I blogged about it 9-17 and some blogs after that too...


    You are doing good... stay the course!
    3481 days ago
  • KAMAPERRY
    I can identify, there are certain foods I have banned from the house, good job on knowing yourself so well. emoticon
    3483 days ago
  • ONEKIDSMOM
    This is such a delicate and individual thing, I believe. I, too, have the situation where I can be "safe" and abstinent even with danger foods in the house... for days, weeks, months... but eventually, my diseased mind knows they are there, and when my program gets stressed or weak, I will consume them!

    Here's to knowing ourselves AND acting on that knowledge. If it means keeping rye crisps and red wine out of your home... do it! I have kind of backed into the same way with ice cream, chips and sugar for baking... if it's not here, if I have to make a special trip, it is an added element of safety for me. Because I don't want to be who I am when I'm letting the disease of compulsive eating have its way with me!

    - Barb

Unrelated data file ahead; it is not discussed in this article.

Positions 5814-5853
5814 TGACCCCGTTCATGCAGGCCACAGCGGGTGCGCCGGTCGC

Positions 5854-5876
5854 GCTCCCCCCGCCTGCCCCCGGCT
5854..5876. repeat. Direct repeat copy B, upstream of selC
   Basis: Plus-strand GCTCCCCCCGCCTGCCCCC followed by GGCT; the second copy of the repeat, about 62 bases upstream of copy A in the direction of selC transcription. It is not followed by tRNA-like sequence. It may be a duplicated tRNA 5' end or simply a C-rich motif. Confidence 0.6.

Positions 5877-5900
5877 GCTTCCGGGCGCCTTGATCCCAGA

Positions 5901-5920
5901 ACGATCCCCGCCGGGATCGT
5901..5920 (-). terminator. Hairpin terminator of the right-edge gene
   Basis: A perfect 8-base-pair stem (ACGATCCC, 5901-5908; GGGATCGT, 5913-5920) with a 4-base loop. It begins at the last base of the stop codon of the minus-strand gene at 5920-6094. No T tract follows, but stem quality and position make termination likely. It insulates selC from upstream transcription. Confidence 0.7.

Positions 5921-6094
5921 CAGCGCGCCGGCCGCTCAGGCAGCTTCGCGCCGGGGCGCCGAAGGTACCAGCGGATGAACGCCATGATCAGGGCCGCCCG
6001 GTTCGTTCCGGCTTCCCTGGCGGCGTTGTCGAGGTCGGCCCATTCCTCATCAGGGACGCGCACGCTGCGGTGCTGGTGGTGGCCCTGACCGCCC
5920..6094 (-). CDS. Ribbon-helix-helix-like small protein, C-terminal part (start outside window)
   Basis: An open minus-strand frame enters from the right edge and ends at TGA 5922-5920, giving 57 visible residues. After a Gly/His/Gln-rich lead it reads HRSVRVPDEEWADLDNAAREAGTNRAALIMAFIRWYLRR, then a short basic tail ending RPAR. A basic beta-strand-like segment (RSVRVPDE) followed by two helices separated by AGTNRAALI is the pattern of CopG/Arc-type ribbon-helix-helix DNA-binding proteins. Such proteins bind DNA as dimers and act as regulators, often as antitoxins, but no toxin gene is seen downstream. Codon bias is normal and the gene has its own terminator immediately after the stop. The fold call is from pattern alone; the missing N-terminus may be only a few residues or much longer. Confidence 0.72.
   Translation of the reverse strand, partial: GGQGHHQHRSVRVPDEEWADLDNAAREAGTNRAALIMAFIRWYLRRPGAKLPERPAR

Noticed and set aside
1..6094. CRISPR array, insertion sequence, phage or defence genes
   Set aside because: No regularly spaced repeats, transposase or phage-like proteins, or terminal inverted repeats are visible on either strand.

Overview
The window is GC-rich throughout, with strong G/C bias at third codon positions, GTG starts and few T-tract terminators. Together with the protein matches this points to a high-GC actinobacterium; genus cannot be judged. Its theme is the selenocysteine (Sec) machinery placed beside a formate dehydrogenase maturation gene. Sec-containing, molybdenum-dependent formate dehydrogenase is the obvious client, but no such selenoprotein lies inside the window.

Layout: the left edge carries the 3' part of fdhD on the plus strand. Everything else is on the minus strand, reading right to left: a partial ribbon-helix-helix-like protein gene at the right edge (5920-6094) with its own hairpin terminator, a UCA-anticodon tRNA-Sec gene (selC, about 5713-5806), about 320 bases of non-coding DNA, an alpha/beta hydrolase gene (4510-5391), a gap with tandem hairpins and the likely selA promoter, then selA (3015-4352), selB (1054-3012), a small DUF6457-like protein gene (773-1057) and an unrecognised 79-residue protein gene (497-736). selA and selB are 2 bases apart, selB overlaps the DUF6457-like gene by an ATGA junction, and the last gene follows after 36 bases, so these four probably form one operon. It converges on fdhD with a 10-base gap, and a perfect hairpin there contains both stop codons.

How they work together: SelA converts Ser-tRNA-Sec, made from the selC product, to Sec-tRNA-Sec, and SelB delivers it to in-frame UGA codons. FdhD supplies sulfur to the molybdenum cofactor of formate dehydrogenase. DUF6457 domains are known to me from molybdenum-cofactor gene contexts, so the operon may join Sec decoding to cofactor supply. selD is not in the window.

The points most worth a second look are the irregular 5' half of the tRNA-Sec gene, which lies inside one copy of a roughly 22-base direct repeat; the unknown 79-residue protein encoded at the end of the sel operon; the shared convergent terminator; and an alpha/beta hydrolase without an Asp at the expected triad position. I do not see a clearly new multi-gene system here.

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    3483 days ago
  • WISLNDR
    I've been working on this issue myself. (See my last two blogs) I'm trying to find alternatives to certain foods or reasons to avoid a food altogether; it's a real challenge! I have a very close friend who's been sober from alcohol for almost 20 years and I'm always asking him questions about addiction to try and understand myself better.

    It sounds like you are heading in the right direction, have a great day!
    3483 days ago
  • KASEYCOFF
    I can really identify with what you say, Meddy. Myself, I think 'It's okay to have walnuts... walnuts are good for me.' And they are, but not more than a handful. Going overboard there all too often leads to '...and since I've already gone over my calories for the day, I might as well go ahead and have more, then start over tomorrow.' And so it goes. Really proves the saying about 'One day at a time,' doesn't it?